The last expression, 'the upright love thee,' is added for comfirmation, as was said on verse 3, and may be looked upon as brought in by way of obviating an objection. Who (might it be said to the Bride) will so rejoice in Christ with thee? She answers, whatever the most part of the world do, yet those who have spiritual senses, love Christ as I do. The difference betwixt this and the former expression, in the end of the third verse, is in two, 1. Though the persons be the same, yet she gives them different styles; there she calls them 'virgins,' as being chaste in their love, not joining themselves to idols, nor going a whoring after creatures: here she calls them 'upright,' as being sincere, neither dissemblers, nor hypocrites, but such as were really that which they appeared to be, having a practice suitable to their profession; such was Job, Job. 1:1. 'An upright man;' such was Nathanael, John 1:47, 'An Israelite indeed.' these have not double ends, nor double hearts, but are straight, and may abide the touch-stone, their practice being their very heart turned outward. The other difference is in the scope: formerly they were brought in, as being desirous of Christ, as she was; here as delighted with Christ when he is enjoyed, both go together: and whoever are desirous after him, will be delighted in him, while present; and afflicted for, and affected with his absence: in both she evidenceth a suitableness in her frame to the generation of God's people, and cares not from whom she may differ, if she be conformed to them.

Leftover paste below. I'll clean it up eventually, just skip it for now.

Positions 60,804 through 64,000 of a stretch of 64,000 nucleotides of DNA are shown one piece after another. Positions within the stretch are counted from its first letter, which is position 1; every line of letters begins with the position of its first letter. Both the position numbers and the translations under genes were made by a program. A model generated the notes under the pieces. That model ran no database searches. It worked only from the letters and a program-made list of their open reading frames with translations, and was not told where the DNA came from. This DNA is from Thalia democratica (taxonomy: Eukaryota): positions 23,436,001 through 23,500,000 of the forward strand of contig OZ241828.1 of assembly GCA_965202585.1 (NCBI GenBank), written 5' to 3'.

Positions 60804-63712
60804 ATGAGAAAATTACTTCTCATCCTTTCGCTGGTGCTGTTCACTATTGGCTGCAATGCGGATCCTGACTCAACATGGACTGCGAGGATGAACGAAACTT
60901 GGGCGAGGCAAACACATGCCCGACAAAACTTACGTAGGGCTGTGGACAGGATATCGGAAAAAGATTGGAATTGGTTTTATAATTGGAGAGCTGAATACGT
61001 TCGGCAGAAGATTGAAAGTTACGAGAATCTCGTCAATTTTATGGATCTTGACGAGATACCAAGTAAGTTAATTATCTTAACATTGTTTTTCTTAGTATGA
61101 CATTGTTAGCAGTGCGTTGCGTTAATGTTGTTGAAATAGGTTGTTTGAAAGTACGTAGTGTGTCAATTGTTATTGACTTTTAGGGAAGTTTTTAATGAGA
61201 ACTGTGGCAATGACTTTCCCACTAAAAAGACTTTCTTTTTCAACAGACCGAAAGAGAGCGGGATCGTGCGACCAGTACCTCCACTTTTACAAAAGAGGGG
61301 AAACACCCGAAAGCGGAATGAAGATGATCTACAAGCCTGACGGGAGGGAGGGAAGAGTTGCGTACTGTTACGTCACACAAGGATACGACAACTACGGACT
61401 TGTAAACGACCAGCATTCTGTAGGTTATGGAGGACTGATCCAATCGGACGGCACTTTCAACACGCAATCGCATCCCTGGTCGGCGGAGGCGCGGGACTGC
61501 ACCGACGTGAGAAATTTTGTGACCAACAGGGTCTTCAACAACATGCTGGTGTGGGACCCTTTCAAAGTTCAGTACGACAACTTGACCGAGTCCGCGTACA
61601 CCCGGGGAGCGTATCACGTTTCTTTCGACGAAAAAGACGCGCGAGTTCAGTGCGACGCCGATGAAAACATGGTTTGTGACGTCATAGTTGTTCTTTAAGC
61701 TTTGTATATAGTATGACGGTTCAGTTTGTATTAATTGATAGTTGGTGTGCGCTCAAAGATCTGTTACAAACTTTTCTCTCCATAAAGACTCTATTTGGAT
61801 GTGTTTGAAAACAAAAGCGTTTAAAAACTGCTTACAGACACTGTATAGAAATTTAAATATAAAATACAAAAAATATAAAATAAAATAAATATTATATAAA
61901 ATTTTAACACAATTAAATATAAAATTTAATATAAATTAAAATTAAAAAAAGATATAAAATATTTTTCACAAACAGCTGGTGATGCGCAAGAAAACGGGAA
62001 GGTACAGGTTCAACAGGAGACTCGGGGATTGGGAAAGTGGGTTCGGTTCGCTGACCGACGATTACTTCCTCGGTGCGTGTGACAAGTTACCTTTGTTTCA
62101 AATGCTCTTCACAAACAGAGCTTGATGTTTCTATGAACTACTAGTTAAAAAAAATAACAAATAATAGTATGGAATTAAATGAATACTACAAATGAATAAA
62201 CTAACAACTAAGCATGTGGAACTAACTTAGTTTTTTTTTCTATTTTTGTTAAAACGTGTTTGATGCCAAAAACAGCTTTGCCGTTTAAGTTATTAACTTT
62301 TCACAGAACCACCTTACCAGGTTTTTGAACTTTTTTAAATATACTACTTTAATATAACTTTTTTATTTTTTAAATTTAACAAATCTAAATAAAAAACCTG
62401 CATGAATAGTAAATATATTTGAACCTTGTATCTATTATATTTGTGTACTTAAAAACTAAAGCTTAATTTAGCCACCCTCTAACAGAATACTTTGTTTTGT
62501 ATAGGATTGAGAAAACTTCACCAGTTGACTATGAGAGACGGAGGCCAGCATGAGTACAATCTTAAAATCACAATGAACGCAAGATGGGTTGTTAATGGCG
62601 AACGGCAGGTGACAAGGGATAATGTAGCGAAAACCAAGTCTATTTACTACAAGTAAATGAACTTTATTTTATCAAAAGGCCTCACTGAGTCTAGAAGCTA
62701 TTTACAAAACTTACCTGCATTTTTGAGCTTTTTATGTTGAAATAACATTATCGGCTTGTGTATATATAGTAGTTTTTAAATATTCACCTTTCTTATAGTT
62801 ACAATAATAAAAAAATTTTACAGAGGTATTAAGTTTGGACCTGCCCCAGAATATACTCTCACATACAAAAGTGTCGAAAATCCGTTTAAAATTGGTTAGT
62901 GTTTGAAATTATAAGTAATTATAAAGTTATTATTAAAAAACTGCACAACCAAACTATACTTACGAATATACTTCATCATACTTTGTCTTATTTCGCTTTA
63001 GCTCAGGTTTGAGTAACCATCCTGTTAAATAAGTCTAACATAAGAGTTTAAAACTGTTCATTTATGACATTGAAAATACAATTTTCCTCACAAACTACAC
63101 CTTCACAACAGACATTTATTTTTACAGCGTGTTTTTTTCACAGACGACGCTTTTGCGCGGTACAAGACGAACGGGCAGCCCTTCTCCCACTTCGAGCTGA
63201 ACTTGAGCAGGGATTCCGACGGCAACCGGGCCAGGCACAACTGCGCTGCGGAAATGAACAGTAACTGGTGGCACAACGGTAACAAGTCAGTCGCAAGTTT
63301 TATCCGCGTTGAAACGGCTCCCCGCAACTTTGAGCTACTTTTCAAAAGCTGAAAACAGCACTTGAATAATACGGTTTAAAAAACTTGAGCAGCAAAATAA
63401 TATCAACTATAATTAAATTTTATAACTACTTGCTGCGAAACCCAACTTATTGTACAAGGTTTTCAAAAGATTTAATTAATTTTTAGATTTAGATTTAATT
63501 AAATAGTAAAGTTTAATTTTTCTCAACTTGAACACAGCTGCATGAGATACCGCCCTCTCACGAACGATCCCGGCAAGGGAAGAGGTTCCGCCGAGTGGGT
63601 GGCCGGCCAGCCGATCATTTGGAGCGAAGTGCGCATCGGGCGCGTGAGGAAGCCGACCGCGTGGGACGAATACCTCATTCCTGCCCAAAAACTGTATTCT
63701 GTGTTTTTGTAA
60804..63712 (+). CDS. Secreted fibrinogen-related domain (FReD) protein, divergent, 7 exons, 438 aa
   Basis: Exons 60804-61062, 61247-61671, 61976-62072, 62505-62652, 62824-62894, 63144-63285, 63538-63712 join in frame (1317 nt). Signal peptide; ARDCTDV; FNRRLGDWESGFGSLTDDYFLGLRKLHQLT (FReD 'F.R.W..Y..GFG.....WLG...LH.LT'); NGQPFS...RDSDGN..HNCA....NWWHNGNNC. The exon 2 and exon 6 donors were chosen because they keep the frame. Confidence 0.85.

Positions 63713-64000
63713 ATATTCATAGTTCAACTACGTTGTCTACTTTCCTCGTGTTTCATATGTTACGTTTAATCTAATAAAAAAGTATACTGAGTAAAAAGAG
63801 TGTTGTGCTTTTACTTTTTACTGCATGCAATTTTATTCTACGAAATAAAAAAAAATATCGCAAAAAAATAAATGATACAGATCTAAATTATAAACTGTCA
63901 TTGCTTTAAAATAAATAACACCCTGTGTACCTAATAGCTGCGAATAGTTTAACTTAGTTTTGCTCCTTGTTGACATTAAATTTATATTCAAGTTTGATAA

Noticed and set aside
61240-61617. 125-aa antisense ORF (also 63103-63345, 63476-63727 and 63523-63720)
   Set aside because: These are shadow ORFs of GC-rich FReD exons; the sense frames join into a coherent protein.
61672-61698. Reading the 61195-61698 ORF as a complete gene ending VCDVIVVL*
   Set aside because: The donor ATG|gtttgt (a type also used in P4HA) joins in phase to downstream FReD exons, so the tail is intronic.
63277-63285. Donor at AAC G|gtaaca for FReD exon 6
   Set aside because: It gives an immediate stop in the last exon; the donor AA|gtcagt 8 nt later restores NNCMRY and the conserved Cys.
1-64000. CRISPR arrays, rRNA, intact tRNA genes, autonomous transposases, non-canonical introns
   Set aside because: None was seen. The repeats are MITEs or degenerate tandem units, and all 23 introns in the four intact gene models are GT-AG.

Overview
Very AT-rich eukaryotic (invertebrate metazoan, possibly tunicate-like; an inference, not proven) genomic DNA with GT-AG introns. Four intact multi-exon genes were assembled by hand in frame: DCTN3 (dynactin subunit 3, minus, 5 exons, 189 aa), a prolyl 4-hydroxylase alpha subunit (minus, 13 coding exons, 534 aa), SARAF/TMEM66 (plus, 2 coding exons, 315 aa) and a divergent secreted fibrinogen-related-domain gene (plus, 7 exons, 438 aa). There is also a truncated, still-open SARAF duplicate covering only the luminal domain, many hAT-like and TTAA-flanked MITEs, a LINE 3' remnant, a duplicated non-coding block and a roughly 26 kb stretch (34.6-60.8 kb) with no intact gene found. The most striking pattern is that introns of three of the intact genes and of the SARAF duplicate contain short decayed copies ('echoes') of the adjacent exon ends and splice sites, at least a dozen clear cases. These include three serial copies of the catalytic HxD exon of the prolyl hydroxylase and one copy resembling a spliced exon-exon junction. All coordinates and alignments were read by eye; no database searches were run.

Observe. 1. Where there is love to Christ, there is sincerity in practice; neither is there true love to be found in any hypocrite; for, sincerity and love to Christ go together. 2. Sincerity is a characteristic of a virgin, and true believer: if we would know who are the 'virgins' spoken of, verse 3; she tells us here, they are the 'upright.' 3. All who are sincere, or upright, come in one category and reckoning; they are all of the same spiritual nature, or disposition, and what may be said of one of them (as to that) may be said of them all. 4. God reckons believers, not by the degree of their progress, but by the kind and nature of their walk, if it be sincere, or not; that is, if they be straight as to their ends, motives, and manner in duties, or not. 5. These characters which agree in common to believers as such, and these cases which agree with the ordinary way of all the saints in scripture, are solid, and weight may be laid upon them in concluding our sincerity, or the goodness of our state; but peculiar evidences, or singular experience, should not be leaned unto in that, as if our uprightness, or the goodness of our state, could not be made out without these, wherein possibly an hypocrite can go nearer to resemble a child of God, than in that which is more ordinary to saints as such.